When Longstreet was leading the attack it was rolling up Hancocks Corps. One Union regiment after another broke and ran for the rear. Union officers were unable to rally their men for an organized defense. Longstreet getting wounded along with the Confederate regiments getting intermingled caused the drive to stall. That gave Hancock time to rally the troops and form a defensive line while the Confederates got things sorted out. Thats what saved the Union left flank. I consider the attack devastating. They had to stop their attacks on Hill and then run for their lives for the most part.
Early was against Gordons flank attack on the Union right due to not knowing where Burnsides IX Corps was at. Him and Ewell feared his attack would put him in danger of being flanked. So they didn't approve Gordons idea all day long. Gordon and Early didnt think much of each other. In the post-war period Gordon claimed that Lee intervened and ordered it to happen. When launched the Union right flank folded up like a house of cards. Mass panic hit the Union army and again officers were unable to rally their men. The onset of darkness ad Union brigades stiffening resistance brought it to a halt.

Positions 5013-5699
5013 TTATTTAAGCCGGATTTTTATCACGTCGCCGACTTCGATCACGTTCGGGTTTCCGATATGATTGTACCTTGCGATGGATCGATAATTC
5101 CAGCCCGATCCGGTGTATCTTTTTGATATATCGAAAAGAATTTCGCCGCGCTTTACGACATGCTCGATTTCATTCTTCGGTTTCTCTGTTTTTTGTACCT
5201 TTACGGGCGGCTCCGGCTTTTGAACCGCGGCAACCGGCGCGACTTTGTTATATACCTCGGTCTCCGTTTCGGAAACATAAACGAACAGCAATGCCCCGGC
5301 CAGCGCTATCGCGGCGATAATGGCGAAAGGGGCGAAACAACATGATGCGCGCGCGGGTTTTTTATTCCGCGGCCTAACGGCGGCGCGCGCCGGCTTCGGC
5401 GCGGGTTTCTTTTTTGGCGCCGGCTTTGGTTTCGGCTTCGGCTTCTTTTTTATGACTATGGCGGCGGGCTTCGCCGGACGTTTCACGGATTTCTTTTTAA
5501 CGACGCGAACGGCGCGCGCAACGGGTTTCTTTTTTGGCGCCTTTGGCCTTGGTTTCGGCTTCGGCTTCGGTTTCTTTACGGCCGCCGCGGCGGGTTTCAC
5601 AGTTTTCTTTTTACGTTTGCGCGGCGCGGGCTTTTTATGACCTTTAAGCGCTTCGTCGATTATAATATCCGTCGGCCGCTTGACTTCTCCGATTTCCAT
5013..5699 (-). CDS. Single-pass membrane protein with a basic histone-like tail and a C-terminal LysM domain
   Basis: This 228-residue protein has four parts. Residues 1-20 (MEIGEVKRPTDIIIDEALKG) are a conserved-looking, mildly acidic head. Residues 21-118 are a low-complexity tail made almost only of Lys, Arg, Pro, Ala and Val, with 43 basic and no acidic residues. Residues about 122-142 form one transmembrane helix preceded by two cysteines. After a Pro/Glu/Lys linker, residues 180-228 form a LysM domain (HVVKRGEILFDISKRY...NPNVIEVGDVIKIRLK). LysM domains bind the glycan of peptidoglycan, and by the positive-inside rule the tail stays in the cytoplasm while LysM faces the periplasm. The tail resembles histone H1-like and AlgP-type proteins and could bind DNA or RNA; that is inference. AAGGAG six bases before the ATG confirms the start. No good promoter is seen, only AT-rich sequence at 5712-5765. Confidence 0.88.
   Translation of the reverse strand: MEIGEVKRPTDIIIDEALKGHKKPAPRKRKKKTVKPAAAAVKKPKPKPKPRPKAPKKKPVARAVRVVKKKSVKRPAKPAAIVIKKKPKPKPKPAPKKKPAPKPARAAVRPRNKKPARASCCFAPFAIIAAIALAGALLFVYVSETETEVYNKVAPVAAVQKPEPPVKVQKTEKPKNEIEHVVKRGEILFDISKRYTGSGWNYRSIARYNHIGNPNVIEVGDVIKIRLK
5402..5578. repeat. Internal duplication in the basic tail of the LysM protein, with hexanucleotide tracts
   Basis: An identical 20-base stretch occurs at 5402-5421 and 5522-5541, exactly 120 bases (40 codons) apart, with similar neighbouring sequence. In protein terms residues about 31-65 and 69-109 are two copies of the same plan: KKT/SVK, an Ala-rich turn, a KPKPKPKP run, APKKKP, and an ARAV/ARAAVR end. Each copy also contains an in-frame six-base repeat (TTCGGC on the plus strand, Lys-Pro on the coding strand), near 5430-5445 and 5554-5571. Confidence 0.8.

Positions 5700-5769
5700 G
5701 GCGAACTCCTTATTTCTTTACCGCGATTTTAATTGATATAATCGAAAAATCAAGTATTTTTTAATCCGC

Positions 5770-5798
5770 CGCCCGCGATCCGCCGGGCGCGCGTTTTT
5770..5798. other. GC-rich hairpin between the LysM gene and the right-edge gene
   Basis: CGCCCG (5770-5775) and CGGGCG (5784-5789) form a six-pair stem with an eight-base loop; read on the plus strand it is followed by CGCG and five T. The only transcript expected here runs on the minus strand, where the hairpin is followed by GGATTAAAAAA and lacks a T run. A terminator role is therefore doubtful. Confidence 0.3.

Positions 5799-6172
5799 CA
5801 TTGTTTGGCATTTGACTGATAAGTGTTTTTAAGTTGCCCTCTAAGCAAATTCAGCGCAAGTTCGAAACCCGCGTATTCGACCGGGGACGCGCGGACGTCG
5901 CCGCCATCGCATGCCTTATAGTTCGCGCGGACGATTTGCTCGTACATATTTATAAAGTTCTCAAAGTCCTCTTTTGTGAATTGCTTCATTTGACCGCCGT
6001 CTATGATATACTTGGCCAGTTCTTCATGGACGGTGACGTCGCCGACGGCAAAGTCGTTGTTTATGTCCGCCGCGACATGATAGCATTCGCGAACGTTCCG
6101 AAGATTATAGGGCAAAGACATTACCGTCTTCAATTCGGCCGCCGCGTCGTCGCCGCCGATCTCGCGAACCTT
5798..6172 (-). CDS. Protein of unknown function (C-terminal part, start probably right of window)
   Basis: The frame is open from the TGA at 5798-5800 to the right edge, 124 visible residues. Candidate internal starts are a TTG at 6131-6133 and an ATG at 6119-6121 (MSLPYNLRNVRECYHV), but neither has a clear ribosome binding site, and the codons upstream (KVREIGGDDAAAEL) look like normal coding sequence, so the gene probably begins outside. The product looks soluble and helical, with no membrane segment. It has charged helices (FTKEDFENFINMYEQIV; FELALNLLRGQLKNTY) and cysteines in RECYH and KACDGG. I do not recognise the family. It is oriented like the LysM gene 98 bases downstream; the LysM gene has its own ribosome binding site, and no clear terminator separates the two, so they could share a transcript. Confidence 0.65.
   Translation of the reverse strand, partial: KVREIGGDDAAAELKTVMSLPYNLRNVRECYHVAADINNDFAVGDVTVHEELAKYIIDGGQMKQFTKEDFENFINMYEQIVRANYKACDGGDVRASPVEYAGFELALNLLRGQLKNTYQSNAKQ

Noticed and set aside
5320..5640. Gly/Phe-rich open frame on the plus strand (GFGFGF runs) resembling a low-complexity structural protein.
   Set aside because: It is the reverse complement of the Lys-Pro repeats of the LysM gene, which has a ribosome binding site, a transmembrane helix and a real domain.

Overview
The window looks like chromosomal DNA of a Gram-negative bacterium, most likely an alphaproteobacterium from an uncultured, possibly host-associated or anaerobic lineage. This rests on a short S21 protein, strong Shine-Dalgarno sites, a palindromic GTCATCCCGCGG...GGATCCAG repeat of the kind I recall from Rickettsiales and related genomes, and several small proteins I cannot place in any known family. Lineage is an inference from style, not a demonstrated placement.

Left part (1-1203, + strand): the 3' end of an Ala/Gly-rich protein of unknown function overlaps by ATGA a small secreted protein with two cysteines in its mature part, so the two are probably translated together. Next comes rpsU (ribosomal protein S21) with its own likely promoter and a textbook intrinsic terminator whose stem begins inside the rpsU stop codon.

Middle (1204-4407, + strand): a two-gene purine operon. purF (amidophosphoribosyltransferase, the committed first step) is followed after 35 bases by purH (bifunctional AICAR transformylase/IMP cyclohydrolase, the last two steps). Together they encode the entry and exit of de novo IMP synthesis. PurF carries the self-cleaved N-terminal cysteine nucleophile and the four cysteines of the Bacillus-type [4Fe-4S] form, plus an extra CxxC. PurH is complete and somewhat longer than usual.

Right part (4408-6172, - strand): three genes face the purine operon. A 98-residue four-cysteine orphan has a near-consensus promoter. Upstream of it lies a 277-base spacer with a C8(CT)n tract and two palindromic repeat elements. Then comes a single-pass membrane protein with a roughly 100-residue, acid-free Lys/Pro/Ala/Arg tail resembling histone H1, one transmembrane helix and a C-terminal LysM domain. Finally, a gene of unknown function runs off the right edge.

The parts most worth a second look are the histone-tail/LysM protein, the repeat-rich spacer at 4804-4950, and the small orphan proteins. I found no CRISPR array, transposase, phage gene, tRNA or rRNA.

The SHTF big time and very nearly collapsed both flanks. The Union army had some luck on their side in that those attacks didn't do more damage than what they did.
You basically just repeated yourself. It doesn't matter what caused Longstreet's attack to stall. It stalled. And when the fighting ended the Federals were where they had been the afternoon before. Same with Gordon's attack. It's a moot point whether darkness or something else stopped it. Neither attack ended up being devastating.
Last edited on Sun Nov 11th, 2012 06:58 pm by JG6789